Cousin Eddie's little brother arrived with a polite attitude and a level of optimism that turned out to be premature. No, you can't hook the liftgate and tow us, too dicey. No, you can't hook the arse-end frame, either. You need to get under that truck, lie on the frozen Iowa tundra, and drop that driveshaft. Save your charm for all those insanely frigid underbelly parts that are well marinated in several gallons of taffy-like engine oil and convince them that they should slip and twirl for you like a Fantasia hippo in a tutu. Good luck.
It wasn't long before we heard several F-bombs and a number unintelligible exclamations from under the truck. Poor guy - I really did feel sorry for him. The wind chill was almost twenty below. After 20 minutes or so, the truck was hooked to the wrecker and we were on our way to the nearest Freightliner dealer in Omaha, the little brother's attitude none the worse for wear. I spent most of the trip trying to feel life in my toes and deciphering a very perplexing control panel in the wrecker:
Although Omaha's OTR truck center is open 24 hours, we opted to take it to their business class center two blocks away and wait for them to open at 7am. With the truck engine out of play, our only option for heat was the generator. Unfortunately, we needed regular gasoline for it, and the nearest gas station was 1/4 mile away. When you're gazing at a gas sign a quarter mile away and the temp is below zero, it might as well be on the moon. Little Brother offered to drop us off at the gas station, but couldn't spare the time to bring us back. I think it was his way of sharing the Arctic love with us.
I've never seen Hoss walk so fast in my life. Even with a bum knee and 30 pounds of gasoline in his hand, I had to hustle to keep up. We got the generator up and running, then buttoned up the truck. The temp inside had dropped to 37 degrees in just the time it took to drive to Omaha and fetch gas. The rooftop HVAC puts out a pathetic amount of heat for the electricity it consumes, so we usually rely on a portable ceramic heater that keeps us more than toasty. In addition to the ceramic, we cranked the mattress pad heater to the max. Finally, we were warming up. We had 3 1/2 hours to sleep until the shop opened at 7; our carrier called three times in those precious few hours to discuss freight delivery. I barely heard Hoss's voice, let alone the phone ringing. He got very little sleep.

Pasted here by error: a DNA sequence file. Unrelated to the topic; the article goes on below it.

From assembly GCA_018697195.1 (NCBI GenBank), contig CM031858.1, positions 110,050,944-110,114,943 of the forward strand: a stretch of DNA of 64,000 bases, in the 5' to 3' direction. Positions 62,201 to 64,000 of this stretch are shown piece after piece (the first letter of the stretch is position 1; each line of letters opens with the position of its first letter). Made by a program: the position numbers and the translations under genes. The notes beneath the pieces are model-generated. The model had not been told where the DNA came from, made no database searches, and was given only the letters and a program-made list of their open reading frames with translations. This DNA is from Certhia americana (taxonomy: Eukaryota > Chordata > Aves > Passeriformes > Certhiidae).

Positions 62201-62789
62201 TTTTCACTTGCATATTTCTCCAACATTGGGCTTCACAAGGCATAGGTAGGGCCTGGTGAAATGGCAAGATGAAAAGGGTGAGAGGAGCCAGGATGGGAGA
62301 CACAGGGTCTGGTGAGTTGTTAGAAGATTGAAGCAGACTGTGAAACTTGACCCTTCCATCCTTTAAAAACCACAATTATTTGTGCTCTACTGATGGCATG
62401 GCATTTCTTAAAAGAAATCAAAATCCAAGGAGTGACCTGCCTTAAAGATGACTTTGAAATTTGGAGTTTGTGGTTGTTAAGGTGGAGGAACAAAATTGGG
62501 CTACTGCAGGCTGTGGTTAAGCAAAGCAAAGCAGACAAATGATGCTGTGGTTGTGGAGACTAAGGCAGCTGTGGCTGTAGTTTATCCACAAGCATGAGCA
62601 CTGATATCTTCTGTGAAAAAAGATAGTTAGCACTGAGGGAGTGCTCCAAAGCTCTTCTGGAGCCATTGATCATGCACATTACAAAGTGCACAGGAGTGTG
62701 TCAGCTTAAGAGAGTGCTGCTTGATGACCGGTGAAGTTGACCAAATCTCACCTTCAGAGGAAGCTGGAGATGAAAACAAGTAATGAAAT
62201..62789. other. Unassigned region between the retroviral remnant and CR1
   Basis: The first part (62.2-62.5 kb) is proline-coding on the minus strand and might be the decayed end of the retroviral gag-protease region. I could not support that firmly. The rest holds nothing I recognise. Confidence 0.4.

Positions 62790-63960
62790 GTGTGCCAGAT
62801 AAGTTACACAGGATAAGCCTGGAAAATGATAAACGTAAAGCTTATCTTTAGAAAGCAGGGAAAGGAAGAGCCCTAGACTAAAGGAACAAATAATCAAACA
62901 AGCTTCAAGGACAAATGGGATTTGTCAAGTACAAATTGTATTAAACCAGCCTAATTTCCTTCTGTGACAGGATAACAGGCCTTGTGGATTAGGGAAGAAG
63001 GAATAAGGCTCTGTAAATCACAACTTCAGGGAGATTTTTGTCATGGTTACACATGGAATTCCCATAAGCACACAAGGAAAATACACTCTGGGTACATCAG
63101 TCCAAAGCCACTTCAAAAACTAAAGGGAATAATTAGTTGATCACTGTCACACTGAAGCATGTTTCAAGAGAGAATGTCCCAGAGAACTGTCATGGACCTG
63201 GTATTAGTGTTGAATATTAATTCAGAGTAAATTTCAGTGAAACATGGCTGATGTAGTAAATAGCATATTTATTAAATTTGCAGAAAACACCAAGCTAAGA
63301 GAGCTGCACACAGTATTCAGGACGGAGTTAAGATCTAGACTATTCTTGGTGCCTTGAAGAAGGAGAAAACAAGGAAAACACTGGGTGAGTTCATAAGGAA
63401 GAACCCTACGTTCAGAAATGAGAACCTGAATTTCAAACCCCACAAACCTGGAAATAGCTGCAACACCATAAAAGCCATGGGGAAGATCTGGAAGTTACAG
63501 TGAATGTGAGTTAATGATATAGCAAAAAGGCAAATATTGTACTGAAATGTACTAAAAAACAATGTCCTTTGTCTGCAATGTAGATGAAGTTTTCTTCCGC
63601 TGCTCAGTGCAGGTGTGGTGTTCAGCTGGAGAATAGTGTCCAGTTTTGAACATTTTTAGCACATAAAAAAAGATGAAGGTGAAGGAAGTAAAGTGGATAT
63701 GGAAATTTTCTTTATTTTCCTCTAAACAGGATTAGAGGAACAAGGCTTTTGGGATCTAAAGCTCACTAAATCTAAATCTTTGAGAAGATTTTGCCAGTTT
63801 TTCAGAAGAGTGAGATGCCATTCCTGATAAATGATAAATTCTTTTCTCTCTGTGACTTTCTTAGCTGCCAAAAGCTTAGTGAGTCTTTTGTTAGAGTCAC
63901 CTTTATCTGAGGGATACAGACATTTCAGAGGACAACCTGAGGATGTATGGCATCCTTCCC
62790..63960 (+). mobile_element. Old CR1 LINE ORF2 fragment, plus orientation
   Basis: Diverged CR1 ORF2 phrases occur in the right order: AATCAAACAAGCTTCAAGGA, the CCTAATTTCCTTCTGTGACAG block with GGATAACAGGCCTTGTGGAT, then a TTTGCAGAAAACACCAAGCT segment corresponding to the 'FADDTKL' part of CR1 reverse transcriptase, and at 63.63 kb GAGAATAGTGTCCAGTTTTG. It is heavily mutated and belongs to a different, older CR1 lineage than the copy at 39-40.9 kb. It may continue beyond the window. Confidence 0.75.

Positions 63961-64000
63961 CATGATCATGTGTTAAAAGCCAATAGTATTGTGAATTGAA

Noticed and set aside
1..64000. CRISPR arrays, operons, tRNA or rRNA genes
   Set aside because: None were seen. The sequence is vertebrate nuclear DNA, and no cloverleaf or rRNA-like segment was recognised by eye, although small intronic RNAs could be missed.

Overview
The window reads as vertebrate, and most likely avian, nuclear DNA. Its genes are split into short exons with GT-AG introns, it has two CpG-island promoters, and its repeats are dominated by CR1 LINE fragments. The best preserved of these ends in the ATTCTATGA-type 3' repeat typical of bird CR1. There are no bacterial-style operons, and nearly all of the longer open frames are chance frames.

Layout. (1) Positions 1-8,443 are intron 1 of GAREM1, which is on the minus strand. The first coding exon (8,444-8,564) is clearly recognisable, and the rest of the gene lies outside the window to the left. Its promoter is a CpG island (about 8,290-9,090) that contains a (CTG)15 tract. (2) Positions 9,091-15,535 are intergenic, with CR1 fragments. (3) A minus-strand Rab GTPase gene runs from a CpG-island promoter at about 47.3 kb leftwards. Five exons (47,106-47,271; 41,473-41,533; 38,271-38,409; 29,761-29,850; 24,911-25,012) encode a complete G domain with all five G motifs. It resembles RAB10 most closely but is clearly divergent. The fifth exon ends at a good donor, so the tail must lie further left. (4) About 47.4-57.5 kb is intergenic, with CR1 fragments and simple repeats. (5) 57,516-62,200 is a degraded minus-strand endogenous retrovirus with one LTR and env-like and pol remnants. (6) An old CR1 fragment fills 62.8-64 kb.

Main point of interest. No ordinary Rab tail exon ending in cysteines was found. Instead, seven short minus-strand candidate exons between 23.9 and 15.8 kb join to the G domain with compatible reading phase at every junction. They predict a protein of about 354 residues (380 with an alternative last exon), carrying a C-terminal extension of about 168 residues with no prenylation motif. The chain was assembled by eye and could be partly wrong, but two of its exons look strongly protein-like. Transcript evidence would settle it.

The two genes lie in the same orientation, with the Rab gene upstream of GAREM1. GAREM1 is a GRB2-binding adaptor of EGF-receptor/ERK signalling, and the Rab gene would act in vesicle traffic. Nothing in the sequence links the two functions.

were 50 minutes away from the consignee and the freight was light - several boxes of office furniture that weighed only 700 pounds in total. We were
the only truck for hundreds of miles, so meeting up with a rescue truck
was unlikely. Our carrier wanted to have our truck and the freight towed
to Lincoln - the SOP for this type of circumstance. Instead, Hoss made the arrangements to rent a small truck so he and I could transfer the load there at the truck dealership, then continue with the delivery. We had to jump through a few hoops with the Safety department before we could proceed, but it went well and we saved the crazy expensive fee for towing a truck to Lincoln and back.
We ran some errands, then went back to the dealership to pick up our truck. It turns out that the PCV vent had frozen shut and the oil pressure subsequently blew the dipstick past the friction seal point. Oil then proceeded to gush out and upward, showering everything under the hood on the driver's side with oil, and as we cruised across I-80, coated the entire underside of the truck - all places where oil doesn't help move the freight down the road.
It was an inexpensive fix. After three baths, the truck is now right as rain and just as clean. We're back in service, warm, well-rested, and waiting for the next load.